Over 16,000 volunteer to be infected with the coronavirus

Scientists and engineers hard at work developing a potential vaccine in Beijing.
NICOLAS ASFOURI / AFP VIA GETTY IMAGES

The coronavirus has infected over 4.2 million individuals and killed over a quarter million, so why are people worldwide volunteering to be infected with this deadly virus?

The answer might make sense depending on where your ethics lie.

Over the last few weeks, several scientists have been making a prominent push for what are known as “human challenge trials”, and one website is even taking signups, currently boasting 16,213 volunteers across 102 countries.

These human challenge trials are essentially giving people COVID-19 after they’re injected with the beta vaccine. The trials could be split up in 3 “phases”, with each phase progressively introducing more people to the virus until it hits the thousands.

As of now, there are no plans to conduct this kind of trial amongst humans, at least in the United States. But several prominent researchers and companies are saying that the current time expectations – around 18 to 24 months – is too long. A lot of them are saying that the vaccine needs to come and it needs to come now.

While a very select few were selected as vaccine candidates, according to the WHO, public health officials are claiming that it could take as much as 18 months for one to be deemed as a safe and effective candidate. Whether or not the risk on these individuals is worth waiting up to 18 more months is up to debate. Taking the broadened and immediate route to testing on volunteering individuals, the vaccine could be manufactured in as soon as 12 months, according to 1 Day Sooner.

Congress is even pushing the idea, as 35 members recently implored the Department of Health and Human Services as well as The Food and Drug Administration. However, the topic is obviously controversial as it imposes risks on people, yet there are claims that these risks would be mitigated by careful dosage and close observation.

The ethical problem mentioned earlier is also a huge issue. Many are debating whether or not the intentional spreading of the virus – with its unknown long-term effects – is unethical or not. The argument could go both ways, these people are volunteering to be tested on, but should scientists really use humans as lab rats?

Authors T. Hope and J. McMillan point out that historically, the morality of an action isn’t judged on the consequences, be it positive or negative, but rather on the immediate action taking place.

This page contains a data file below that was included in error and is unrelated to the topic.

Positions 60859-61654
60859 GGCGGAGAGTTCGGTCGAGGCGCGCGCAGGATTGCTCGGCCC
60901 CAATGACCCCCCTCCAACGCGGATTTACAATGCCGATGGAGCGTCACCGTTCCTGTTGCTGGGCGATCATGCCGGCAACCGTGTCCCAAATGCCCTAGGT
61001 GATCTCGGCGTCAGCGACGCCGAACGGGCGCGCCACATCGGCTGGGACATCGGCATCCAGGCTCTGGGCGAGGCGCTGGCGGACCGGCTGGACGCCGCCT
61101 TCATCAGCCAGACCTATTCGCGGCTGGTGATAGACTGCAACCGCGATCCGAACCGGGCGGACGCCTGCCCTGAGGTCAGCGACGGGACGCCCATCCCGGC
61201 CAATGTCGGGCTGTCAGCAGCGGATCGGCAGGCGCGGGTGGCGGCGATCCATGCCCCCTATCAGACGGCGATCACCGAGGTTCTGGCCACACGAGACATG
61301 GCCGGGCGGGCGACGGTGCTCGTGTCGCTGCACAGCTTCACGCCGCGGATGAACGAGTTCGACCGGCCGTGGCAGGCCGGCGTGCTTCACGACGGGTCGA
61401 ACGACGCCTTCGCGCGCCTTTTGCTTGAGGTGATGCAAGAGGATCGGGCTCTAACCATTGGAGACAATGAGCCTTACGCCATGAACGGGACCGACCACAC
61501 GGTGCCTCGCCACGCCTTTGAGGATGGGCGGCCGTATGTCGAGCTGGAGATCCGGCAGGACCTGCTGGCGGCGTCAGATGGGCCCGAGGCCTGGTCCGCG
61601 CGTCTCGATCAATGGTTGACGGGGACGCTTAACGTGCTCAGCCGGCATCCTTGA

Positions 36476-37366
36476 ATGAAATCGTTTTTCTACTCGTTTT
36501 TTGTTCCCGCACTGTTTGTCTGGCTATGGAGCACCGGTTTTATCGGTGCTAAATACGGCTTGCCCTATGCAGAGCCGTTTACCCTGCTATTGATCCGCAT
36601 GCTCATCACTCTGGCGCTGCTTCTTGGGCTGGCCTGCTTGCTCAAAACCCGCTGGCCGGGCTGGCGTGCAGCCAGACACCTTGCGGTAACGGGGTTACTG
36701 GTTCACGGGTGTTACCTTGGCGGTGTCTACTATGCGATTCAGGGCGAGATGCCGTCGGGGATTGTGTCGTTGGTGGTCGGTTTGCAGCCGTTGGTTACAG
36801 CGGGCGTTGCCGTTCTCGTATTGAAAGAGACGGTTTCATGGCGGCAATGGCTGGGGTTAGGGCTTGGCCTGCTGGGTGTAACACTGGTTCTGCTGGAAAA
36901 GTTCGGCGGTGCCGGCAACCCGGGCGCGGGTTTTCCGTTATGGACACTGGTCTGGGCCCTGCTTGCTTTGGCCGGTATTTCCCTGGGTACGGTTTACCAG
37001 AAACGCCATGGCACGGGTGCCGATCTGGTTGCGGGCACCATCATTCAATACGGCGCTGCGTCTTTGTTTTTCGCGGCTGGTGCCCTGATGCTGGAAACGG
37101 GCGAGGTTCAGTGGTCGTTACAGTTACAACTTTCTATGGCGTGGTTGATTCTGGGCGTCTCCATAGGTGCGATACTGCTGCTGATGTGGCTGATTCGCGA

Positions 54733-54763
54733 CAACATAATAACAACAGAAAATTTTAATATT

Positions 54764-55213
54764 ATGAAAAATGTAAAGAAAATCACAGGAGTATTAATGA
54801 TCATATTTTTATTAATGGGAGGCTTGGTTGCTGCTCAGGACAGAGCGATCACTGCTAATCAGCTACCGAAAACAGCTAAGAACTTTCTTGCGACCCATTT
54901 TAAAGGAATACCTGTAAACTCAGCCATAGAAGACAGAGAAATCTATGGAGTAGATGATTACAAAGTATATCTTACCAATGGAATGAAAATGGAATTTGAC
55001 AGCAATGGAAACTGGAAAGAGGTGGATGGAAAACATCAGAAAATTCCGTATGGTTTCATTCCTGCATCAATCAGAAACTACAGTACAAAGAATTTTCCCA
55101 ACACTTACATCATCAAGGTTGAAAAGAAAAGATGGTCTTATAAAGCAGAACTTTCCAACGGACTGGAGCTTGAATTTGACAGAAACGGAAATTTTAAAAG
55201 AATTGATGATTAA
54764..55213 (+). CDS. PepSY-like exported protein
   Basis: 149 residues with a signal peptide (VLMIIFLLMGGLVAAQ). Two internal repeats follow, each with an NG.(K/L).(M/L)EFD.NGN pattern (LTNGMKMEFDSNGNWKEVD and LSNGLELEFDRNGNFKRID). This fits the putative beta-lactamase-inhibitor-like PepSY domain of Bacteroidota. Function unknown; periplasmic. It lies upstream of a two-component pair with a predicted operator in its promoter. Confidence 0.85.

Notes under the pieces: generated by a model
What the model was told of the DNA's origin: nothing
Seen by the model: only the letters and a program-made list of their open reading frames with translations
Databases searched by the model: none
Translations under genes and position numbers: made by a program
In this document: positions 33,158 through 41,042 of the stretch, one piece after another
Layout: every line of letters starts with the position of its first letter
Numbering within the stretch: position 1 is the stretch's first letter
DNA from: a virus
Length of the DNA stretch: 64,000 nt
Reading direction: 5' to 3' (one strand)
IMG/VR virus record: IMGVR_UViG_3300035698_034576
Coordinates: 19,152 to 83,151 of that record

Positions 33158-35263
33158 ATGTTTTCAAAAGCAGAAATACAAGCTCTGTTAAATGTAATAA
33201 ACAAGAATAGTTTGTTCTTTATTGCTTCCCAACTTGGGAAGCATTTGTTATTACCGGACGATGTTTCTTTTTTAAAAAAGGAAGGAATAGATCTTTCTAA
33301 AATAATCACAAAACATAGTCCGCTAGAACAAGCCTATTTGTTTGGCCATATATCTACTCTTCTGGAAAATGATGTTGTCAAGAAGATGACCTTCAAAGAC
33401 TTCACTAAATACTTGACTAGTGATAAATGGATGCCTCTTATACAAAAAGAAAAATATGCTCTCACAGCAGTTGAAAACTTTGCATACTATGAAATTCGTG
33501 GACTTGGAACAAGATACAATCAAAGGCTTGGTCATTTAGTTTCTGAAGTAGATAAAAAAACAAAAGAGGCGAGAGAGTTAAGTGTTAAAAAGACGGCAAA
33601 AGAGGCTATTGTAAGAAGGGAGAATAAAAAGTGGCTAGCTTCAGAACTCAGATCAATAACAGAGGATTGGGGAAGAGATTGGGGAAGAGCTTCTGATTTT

A famous example would be the Trolley Problem. You’re on a bridge over a rail with a very fat man, a speedy trolley is approaching. The problem: five people are tied to the rail. All seems hopeless until you realize that pushing the fat man would stop the trolley and save all five people. Although the solution couldn’t be any easier- effortlessly push a man off the bridge – many people struggle with answering this question. Morality is judged based on the immediate action. The action is pushing the man off, the positive consequence is saving five people.

In this instance, many wouldn’t push the man as they’d feel guilty, even if they’re saving five seemingly innocent people. The Coronavirus challenge trials would possibly lead to the development of a vaccine, but the immediate action of injecting innocent people with the virus is what’s stirring all the debate.

Regardless, these people are volunteering for this and agreeing to the risks, tests, and observations.

An argument in favor of these challenge trials is the fact that they have worked in the past before.

The first vaccine for smallpox was developed with this method. Physician Edward Jenner injected many young kids with the vaccine and then proceeded to expose them to the virus. This happened in the 1700’s, though. People have changed. Whether or not the general public would allow for a group of people to be injected with the virus is up in the air. Things could get a lot more complicated if someone died from the virus after being injected with a developing vaccine.

Many scientists are arguing for these trials to begin immediately, and are citing the past instances in which they’ve helped develop vaccines.

Without a doubt, the virus has taken control of most of our daily lives. The world has shifted the way it works in order to combat the virus. People are getting sick of it, protests are happening, and social media is going insane with how bored everyone is. Seeing how this turns out is going to be interesting. It’s not only going to be a sign of how much medical science has developed, but a test of morality and risk management as well.

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